Previous winners of the Alfred Fagon Award and recipients of Special Commendations include: Roy Williams, Shenagh Cameron, Sheila White, Grant Buchanan-Marshall, Adeshegun Ikoli, Linda Brogan, Penny Marshall, Trevor Williams, Marcia Layne, Michael Abbensetts, Michael Bhim, Allia V Oswald, Lorna French, Paula B Stanic, Oladipo Agboluaje, Rachel De La Haye, Levi David Addai and Ros Martin.
There were six runners-up for the Award this year: Olapido Agboluaje for Fractures; Denton Chikura for The Epic Adventure of Nhamo the Manyinka Warrior and his Sexy Wife Chipo, which was on at the Tricycle from 1 – 24 August 2013; Martin Edwards for The Glory Road; Danny James for Bounty, Chino Odimba for The Long Poem and Juliet Gilkes Romero for Razing Cane. As I said in presenting the Award on Friday, all are ‘winners’, but the one and only prize went to Diana Atuona for Liberian Girl. We hope we would soon see the shortlisted plays staged in theatres across the UK and wider afield.
This year, assessors received 55 entries and whittling that down to a final shortlist of 7 was no easy task. If anyone doubts the need for an Award such as this, they should consider for a moment how long it took for British theatre to accept and produce plays written by people from the African Diaspora living if not born in Britain.
It is 57 years since Edric Connor established the Edric Connor Agency, which Pearl Connor later ran as the Afro-Asian-Caribbean Agency until 1976. Pearl launched the Negro Theatre Workshop at the Lyric Theatre in London in 1961 and over four decades she took on the British theatre establishment as well as church and state in defence of the right to access, opportunity and respect for their professionalism and creative products of African-Asian-Caribbean playwrights, actors, writers, poets and musicians and those from the African continent similarly.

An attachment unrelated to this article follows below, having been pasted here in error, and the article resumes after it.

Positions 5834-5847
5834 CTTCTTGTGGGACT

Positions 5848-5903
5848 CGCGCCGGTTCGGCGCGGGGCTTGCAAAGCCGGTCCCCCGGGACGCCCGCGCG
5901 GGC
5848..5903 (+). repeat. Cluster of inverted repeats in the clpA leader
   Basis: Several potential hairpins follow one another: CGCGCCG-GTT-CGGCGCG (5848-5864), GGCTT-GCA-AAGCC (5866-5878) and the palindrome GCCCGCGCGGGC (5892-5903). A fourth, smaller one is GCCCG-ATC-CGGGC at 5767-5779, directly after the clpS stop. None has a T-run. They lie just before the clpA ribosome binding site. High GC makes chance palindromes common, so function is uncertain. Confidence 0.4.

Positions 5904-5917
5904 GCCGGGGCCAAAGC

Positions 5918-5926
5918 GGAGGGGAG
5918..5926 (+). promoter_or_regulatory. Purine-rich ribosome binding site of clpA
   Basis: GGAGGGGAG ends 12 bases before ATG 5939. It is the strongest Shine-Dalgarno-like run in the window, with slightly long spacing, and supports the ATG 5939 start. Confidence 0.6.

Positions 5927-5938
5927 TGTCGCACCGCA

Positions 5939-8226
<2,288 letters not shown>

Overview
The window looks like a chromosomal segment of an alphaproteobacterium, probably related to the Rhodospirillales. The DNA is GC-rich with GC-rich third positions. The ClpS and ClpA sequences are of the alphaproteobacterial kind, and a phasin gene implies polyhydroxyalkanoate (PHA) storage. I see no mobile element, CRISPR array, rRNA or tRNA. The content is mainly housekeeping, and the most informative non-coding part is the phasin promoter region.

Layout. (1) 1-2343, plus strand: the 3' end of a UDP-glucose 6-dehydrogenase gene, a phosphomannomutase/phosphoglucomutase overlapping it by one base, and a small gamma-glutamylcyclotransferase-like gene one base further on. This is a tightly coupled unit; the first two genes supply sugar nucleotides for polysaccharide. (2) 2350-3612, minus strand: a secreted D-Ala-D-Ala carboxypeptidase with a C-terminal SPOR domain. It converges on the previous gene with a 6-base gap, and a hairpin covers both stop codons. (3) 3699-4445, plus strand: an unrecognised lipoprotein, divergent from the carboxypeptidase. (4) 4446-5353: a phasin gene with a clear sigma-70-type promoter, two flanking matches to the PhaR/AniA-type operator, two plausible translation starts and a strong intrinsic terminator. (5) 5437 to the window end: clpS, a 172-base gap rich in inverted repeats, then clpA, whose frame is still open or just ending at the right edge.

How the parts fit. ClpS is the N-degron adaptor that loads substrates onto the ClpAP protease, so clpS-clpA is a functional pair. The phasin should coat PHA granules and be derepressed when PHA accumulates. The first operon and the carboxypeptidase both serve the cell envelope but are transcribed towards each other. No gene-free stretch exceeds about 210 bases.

Actors and playwrights who are now household names, not least because of their appearances in TV drama, gratefully acknowledge that they owe their career opportunities and their theatrical success to Pearl Connor. It is right and fitting, therefore, that some of those same people work tirelessly to make the Alfred Fagon Award a meaningful platform and launch pad for writers and actors whose work might never see the light of day otherwise.
The Award event is an important showcase for the growing number of theatrical agents, directors and producers who are waking up to the fact that the talent pool which the Award showcases each year is not just a multi-ethnic/multicultural addition to what is considered ‘mainstream’. Indeed, it is redefining ‘the mainstream’ and educating new generations of theatre goers, in the same way that the African and Asian Diaspora is reconfiguring the demography of Britain and its cultural landscape. That Diaspora will continue to draw upon universal themes, life events and cultural and political developments in what is still or once was called ‘home’ and narratives and imaginings that spring from our interface as a Diaspora with British society, a society that can no longer define itself without seeing us as integral to itself and to its future.
There can therefore never be enough playwrights and actors from the Global African Diaspora. They can only be ‘enough’ if the industry continues to confine them to particular roles and opportunities to the extent that they continue to fall over one another and to have to wait for the next wave of acceptance of their work because they and the work they create are considered to have ‘had their turn for now’.
These are issues Pearl Connor grappled with in the 1960s and later. They are also ones to which I returned in the work I did when I led a consultation a few years ago for Arts Council England on Identity, Aesthetics and Ethnicity and produced with Dr Samina Zahir of Hybrid an epistolary paper titled Speaking Truth to Power – critical debate on Identity, Aesthetics and Ethnicity; a diversity of voices in theatre and the Arts in England.
I trust that as in previous years the Award will open doors for Diana Atuona and Liberian Girl, as well as for the other finalists this year. I extend my thanks to the Alfred Fagon award Trustees and Advisors and to the 2013 Readers and Assessors, ably chaired by Anton Phillips.